Wednesday, June 26, 2013

Tier 6: Benefits vs Costs

I've created a spreadsheet modeling the pension benefit for a typical long term city worker under Tier 6. Comments about problems with public pension plans rarely go into specific details relating benefits with costs. It is always helpful to examine the details to get a true picture of problem.

Let us assume a city employee starts working for the city (and joins NYCERS) at age 22 with a salary of $25,000. If the member gets on average a 2.5% pay increase each year (probably too optimistic) and works to age 55 or age 63, his/her annual pension benefit under Tier 6 will be:

  • Age 63: $51,768 based on a five year avg. salary of $65,527, 42 years of service, and $60,127 required employee contributions.
  • Age 55: $17,619 based on a five year avg. salary of $53,782, 34 years of service, and $42,428 required employee contributions.

What is very interesting about these benefits is how the city's cost for theses benefits fluctuate based on what NYCERS actually earns on its investments.

Currently NYCERS is using a 7% assumed interest rate (AIR) for its assets. (See Chapter 3 of the Laws of 2013 .) This is the rate of return that NYCERS projects that it will earn each year on its assets. NYCERS also currently uses 7% annuity factors to calculate the present value of pension benefits at the point of retirement. Again, this is a rate of return assumption over the lifetime of the retiree.

The city's costs for these two benefits under the 7% assumption are:

  • The age 63 benefit has a present value of $495,566 which requires the city to contribute $52,809 over 42 years or 2.9% of salary each year. This amount along with the $60,127 contributed by the member will generate a sum equal to $496,983 at retirement.
  • The age 55 benefit has a present value of $193,213 which requires the city to contribute $17,099 over 34 years or 1.3% of salary each year. This amount along with the $42,428 contributed by the member will generate a sum equal to $193,966 at retirement.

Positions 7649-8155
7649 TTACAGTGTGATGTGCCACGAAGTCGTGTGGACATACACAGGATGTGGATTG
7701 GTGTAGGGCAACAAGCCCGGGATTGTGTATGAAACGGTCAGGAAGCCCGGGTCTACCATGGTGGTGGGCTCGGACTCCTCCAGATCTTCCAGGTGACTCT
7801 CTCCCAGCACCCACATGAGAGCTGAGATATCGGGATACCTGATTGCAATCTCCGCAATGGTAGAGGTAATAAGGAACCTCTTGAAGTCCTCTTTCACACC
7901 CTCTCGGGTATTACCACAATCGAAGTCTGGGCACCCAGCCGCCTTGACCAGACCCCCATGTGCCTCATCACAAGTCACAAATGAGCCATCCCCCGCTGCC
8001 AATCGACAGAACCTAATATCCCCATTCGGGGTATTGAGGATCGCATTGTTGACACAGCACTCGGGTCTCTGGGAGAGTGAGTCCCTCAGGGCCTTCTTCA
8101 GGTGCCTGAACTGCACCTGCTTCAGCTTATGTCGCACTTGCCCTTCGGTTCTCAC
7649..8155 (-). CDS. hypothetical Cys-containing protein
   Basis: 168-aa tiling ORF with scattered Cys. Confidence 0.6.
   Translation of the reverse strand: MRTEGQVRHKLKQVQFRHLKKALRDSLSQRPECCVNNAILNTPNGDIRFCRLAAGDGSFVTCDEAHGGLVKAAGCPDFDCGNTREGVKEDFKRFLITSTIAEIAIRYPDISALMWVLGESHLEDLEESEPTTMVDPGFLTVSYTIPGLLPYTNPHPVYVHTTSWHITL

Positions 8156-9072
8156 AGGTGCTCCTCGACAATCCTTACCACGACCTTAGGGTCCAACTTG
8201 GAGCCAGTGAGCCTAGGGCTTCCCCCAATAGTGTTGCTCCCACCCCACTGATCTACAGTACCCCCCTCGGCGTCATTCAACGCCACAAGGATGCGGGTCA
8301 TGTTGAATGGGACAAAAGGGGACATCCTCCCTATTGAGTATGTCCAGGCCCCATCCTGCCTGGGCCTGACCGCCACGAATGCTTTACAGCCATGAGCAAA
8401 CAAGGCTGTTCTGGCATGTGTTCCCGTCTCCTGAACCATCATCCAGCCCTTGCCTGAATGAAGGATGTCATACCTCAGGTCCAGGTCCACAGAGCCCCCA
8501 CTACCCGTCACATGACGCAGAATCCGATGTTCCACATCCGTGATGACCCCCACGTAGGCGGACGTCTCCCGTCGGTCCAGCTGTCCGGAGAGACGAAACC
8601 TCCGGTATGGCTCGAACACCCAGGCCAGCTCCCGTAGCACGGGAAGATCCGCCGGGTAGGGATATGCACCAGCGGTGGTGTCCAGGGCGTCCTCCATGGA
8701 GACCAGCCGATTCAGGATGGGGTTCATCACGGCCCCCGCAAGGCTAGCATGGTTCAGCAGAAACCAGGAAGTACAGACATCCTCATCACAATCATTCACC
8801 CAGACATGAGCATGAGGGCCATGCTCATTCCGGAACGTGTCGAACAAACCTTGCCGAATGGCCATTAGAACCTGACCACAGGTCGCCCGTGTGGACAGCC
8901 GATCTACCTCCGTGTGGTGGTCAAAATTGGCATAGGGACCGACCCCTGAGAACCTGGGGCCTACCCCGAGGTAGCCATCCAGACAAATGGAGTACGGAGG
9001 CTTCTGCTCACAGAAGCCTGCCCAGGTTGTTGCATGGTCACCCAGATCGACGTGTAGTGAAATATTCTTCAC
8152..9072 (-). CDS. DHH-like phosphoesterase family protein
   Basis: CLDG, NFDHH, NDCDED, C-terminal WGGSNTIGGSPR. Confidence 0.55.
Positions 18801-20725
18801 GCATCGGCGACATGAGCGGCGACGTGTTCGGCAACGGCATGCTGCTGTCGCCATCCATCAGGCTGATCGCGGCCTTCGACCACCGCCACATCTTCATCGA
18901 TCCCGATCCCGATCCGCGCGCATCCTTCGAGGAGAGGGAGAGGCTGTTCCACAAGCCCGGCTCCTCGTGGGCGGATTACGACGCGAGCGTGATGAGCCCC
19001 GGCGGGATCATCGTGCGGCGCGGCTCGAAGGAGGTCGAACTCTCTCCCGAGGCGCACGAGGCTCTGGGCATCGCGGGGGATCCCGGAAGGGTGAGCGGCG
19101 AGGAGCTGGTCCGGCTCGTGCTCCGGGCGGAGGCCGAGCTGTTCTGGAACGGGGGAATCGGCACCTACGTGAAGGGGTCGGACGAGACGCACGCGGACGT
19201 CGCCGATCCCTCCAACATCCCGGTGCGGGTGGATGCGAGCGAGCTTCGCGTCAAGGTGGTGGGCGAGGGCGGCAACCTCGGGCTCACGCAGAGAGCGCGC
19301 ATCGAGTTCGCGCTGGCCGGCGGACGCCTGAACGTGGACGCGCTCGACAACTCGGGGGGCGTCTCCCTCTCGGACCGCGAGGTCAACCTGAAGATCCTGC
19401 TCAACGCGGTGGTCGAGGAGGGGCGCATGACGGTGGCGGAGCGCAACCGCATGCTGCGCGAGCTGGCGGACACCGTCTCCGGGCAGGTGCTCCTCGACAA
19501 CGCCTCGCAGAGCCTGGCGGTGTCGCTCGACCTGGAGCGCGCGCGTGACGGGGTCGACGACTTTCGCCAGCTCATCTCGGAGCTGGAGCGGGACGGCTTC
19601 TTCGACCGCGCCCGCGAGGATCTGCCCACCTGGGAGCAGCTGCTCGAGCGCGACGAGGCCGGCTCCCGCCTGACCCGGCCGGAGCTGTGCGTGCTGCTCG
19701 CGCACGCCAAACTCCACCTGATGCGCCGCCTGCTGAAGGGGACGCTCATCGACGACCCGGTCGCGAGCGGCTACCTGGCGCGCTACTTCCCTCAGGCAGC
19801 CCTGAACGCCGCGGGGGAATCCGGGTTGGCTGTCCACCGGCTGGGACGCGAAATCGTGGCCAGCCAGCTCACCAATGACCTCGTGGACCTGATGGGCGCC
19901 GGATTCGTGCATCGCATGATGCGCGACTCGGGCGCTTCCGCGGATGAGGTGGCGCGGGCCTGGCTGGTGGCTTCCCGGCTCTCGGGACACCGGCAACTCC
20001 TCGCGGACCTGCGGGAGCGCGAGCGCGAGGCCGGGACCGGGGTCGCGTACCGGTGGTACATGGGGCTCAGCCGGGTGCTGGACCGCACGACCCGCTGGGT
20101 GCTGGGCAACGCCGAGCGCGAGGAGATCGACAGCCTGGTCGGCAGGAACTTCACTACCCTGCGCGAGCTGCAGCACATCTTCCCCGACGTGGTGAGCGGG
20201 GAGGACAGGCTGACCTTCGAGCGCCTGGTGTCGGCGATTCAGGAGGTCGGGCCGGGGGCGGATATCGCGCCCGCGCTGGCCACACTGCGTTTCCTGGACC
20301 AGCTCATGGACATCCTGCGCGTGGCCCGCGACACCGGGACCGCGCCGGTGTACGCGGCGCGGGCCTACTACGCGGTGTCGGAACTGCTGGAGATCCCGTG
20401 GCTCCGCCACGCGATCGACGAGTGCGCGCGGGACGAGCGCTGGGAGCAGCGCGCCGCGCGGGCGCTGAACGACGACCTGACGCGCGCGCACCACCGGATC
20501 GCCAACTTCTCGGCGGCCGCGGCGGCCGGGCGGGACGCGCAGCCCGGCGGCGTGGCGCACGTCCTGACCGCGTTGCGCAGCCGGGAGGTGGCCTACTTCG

If, however, NYCERS earns on average only 5% on its assets, the cost to the city changes significantly. This would also require NYCERS to use a 5% annuity factor at retirement to calculate the benefit's present value. As a historical note NYCERS used 4% annuity factors up until the late 1980's when it switched to 7% factors to blunt the cost of eliminating gender discrimination ordered by federal courts. The change in costs for a 5% rate of return are listed below:

  • The age 63 benefit has a present value of $587,356 which requires the city to contribute $152,964 over 42 years or 8.4% of salary each year. This amount along with the $60,127 contributed by the member will generate a sum equal to $586,272 at retirement.
  • The age 55 benefit has a present value of $235,984 which requires the city to contribute $61,820 over 34 years or 4.7% of salary each year. This amount along with the $42,428 contributed by the member will generate a sum equal to $235,870 at retirement.

It is incredibly clear from these figures ($52,809 vs $152,964) that the NYCERS trustees must be consistently successful with their investment decisions. There needs to be a hard and open review each year on whether the trustees made the 7% target or failed to get the job done. It can not be hidden in executive sessions behind closed doors. There must be a public record of investment failures. You only have to look at Detroit. It is the workers and retirees who are at risk of being destroyed. The trustees are long gone working for hedge & private equity funds.

At the very least, the NYS Department of Financial Services should be critiquing the investment performance of all seven public pension funds in New York State. The last report only covers up to 2002, which is over 11 years ago. It is strange that DFS will be starting a new audit at NYCERS in FY-2014 and they still haven't produced any report since 2002.

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